United States of America, Appellee, v. Johnnie R. Neil, Appellant.united States of America, Appellant, v. Johnnie R. Neil, Appellee, 903 F.2d 564 (8th Cir. 1990)Annotate this Case
Robert G. Duncan, Kansas City, Mo., for appellant.
Joseph Douglas Wilson, Washington, D.C., for appellee.
Before ARNOLD, FAGG, and MAGILL, Circuit Judges.
FAGG, Circuit Judge.
A jury convicted Johnnie R. Neil of conspiracy to distribute cocaine and possession with intent to distribute cocaine. In sentencing Neil, the district court departed downward from the applicable sentencing guidelines range. Both Neil and the government appeal. We affirm Neil's convictions and remand to the district court for resentencing under the guidelines.
Federal narcotics agents arrested Neil during an undercover operation. Neil claims he was mistaken for an accomplice in a cocaine transaction when he was actually at the scene attempting to arrange for the arrest of his nephew's drug supplier. Neil contends there was insufficient evidence to prove he intended to distribute cocaine and he was prejudiced at trial when the court permitted rebuttal testimony by a narcotics agent. We conclude Neil's contentions are without merit.
It was the jury's task to determine whether Neil intended to distribute cocaine, and the jury resolved this question when it rejected Neil's version of his involvement in the cocaine exchange. See United States v. Koua Thao, 712 F.2d 369, 371 (8th Cir. 1983). Our review of the record convinces us there is sufficient evidence to sustain the government's burden of proof that Neil committed the crimes charged. United States v. Gooden, 892 F.2d 725, 729 (8th Cir. 1989), cert. denied, --- U.S. ----, 110 S. Ct. 2594, 110 L. Ed. 2d 274 (1990). Further, the district court properly permitted the government to rebut Neil's testimony by introducing evidence on rebuttal of Neil's admissions to one of the arresting narcotics agents. United States v. Porter, 544 F.2d 936, 939 (8th Cir. 1976).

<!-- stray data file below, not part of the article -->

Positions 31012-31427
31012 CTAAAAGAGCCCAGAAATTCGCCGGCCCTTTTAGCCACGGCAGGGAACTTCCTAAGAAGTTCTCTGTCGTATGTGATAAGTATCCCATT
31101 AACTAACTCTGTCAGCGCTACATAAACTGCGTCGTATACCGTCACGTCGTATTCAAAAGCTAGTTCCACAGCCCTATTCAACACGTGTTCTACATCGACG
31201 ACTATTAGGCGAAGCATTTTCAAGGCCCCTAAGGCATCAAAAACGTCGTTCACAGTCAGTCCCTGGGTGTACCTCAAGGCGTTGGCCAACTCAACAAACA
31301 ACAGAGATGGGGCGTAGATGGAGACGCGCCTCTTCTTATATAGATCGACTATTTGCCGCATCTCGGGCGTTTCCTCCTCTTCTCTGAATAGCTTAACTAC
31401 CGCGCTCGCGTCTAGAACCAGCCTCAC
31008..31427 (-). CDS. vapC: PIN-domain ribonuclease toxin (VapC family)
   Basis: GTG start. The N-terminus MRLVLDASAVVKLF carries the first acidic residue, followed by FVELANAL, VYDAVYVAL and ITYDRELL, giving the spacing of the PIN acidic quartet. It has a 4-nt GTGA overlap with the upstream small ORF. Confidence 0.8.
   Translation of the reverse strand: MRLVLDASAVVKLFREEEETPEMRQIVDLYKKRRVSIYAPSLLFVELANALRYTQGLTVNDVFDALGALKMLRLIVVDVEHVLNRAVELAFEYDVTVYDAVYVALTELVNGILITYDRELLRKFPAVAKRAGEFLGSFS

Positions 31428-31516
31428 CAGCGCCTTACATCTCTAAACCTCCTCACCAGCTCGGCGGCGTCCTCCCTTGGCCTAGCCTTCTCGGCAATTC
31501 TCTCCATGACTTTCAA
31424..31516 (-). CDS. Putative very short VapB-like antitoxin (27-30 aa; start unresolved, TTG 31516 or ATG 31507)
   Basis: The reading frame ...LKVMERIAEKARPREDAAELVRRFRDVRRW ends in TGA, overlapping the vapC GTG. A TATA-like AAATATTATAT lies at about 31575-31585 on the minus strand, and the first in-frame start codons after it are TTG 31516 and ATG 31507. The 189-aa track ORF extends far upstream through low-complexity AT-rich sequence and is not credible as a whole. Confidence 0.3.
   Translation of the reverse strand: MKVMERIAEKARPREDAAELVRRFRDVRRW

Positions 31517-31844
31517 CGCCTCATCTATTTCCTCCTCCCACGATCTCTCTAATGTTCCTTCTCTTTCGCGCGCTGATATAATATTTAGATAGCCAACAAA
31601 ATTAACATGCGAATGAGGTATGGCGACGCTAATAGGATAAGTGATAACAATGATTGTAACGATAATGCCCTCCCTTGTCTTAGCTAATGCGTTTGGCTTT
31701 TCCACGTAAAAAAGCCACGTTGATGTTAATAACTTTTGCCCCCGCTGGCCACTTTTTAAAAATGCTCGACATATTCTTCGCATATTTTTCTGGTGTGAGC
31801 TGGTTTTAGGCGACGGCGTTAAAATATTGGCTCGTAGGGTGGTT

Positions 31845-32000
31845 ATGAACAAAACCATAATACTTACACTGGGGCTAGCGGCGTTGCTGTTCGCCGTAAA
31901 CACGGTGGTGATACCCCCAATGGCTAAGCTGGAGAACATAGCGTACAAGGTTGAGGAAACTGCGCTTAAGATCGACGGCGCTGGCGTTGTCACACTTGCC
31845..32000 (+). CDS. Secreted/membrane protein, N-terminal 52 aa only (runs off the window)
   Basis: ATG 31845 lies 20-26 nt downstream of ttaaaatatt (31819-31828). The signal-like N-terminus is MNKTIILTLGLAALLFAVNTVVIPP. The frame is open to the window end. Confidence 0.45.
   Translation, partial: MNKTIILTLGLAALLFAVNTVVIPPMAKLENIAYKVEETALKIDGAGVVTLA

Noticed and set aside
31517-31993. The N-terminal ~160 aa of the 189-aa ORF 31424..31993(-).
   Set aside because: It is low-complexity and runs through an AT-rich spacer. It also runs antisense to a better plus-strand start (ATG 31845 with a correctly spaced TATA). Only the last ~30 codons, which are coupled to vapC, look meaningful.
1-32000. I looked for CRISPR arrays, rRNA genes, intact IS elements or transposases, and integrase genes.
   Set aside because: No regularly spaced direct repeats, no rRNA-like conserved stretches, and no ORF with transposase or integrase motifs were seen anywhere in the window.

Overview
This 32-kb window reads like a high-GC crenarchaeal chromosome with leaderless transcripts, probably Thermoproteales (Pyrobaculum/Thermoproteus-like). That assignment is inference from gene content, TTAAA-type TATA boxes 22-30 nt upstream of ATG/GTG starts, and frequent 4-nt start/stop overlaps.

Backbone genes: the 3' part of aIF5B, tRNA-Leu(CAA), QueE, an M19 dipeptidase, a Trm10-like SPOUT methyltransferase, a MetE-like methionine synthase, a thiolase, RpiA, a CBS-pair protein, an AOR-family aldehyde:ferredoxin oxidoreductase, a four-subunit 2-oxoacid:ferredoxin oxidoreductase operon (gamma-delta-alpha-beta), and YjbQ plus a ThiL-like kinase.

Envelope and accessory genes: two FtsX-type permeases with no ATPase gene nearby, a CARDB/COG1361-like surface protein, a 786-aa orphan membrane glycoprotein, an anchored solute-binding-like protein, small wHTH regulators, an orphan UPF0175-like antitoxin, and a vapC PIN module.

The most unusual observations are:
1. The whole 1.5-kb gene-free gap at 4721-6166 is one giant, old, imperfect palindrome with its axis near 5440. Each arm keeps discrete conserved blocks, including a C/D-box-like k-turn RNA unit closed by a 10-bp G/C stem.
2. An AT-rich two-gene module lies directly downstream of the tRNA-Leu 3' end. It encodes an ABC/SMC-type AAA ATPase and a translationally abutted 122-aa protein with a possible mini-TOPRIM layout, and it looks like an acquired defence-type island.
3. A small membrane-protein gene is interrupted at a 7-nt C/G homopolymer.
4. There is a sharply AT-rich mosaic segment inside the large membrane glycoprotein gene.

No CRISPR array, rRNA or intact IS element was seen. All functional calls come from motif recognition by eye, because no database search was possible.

The government appeals the district court's downward departure from the range prescribed by the sentencing guidelines. At Neil's sentencing, the court reasoned that a downward departure was in order because of Neil's stable family life, his commitment to "assisting young people in various aspects of their community life," and his satisfactory military service. After observing this was Neil's first offense and the "interplay [of] pressure [s] [in] the family situation ... got out of hand," the court concluded departure from the guidelines was necessary because the "kind of sentence dictated by the guidelines is eminently unfair in this situation." The district court thus sentenced Neil to twenty-eight months imprisonment, a sentence well below the sixty-three to seventy-eight month range specified by the guidelines.
The district court must impose a sentence within the applicable guidelines range unless "the court finds ... mitigating circumstance [s] of a kind, or to a degree, not adequately taken into consideration by the Sentencing Commission in formulating the guidelines that should result in a [different] sentence." 18 U.S.C. § 3553(b) (Supp.V 1987). The guidelines materials clearly indicate that departures "were intended to be quite rare." United States v. Justice, 877 F.2d 664, 666 (8th Cir.), cert. denied, --- U.S. ----, 110 S. Ct. 375, 107 L. Ed. 2d 360 (1989). We apply a three-step test to decide whether a departure from the guidelines is permissible for the reasons stated by the district court. United States v. Lang, 898 F.2d 1378, 1379-80 (8th Cir. 1990).